While these books tell the important story of the Maccabees, they were not universally embraced by Jews everywhere, and when the time came for the canonization (selection process) of the Hebrew Bible, they were left out. They were, however, preserved by the early Church, who did include the Books of the Maccabees in the Apocrypha, the Greek writings that appear in Christian Bibles between the "Old" and "New" Testaments.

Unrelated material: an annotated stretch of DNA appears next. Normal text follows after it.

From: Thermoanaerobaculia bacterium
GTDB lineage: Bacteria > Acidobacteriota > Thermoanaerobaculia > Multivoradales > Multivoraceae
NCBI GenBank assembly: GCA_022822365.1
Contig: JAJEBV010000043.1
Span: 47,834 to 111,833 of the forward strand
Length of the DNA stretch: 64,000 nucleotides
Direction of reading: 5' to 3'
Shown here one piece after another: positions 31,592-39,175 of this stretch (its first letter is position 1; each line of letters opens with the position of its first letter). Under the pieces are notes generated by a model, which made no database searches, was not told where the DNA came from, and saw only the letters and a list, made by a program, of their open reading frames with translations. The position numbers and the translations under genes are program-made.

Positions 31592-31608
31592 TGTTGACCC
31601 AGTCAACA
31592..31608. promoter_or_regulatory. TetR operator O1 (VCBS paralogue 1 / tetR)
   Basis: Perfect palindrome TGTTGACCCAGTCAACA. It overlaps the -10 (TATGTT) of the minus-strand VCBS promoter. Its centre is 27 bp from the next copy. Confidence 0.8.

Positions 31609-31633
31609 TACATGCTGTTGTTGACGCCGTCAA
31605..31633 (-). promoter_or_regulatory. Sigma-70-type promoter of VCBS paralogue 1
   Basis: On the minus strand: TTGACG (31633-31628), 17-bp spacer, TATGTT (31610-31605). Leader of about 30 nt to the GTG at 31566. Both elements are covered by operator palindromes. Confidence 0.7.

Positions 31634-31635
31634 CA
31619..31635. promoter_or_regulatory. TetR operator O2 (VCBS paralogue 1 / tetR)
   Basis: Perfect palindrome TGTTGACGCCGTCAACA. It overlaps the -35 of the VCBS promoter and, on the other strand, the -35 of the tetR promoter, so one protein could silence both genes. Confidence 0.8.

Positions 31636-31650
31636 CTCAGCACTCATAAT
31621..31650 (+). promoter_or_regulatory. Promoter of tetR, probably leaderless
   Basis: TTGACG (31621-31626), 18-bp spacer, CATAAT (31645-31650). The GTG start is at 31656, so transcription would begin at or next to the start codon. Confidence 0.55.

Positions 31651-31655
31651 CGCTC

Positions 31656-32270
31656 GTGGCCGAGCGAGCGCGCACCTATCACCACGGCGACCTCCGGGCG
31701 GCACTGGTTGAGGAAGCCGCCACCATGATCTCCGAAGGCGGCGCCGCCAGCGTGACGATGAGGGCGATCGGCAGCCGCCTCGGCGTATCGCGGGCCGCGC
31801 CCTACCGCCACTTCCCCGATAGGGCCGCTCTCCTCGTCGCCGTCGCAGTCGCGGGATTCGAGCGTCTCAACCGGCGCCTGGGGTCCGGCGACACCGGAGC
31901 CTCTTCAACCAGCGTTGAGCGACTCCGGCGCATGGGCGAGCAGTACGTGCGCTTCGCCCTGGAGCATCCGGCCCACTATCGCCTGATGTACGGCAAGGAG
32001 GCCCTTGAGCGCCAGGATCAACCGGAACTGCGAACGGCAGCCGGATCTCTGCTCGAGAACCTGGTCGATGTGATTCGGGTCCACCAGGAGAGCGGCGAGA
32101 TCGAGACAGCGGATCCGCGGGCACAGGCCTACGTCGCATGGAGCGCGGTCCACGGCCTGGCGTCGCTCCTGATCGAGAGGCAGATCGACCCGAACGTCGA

So what happened to the story of the oil and the miracle of the lights? Well, that's where the rabbis come in. In the rabbinic sources, we find virtual silence on the topic of Chanukah in the Mishnah. It is only in the Gemara (the later rabbinic material which, along with the Mishnah makes up the Talmud) that we find the new story about the oil and the miracle of the lights. By the time of the development of the Talmud, around 200-500 C.E., the Jews were living under Roman rule in Israel and under Persian rule in Babylon. In these circumstances, celebrating stories about military rebellion might not be viewed in too positive a light by the authorities, and the sages also feared that some Jewish hotheads might stir up trouble and cause all kinds of problems for the Jewish community. So the Talmudic sages put a new spin on the established holiday: YHVH wrought a great miracle for the people, enabling the few to triumph over the many, and YHVH showed the people another miracle in the oil, when a flask of ritually pure oil sufficient for one day lasted for all eight days.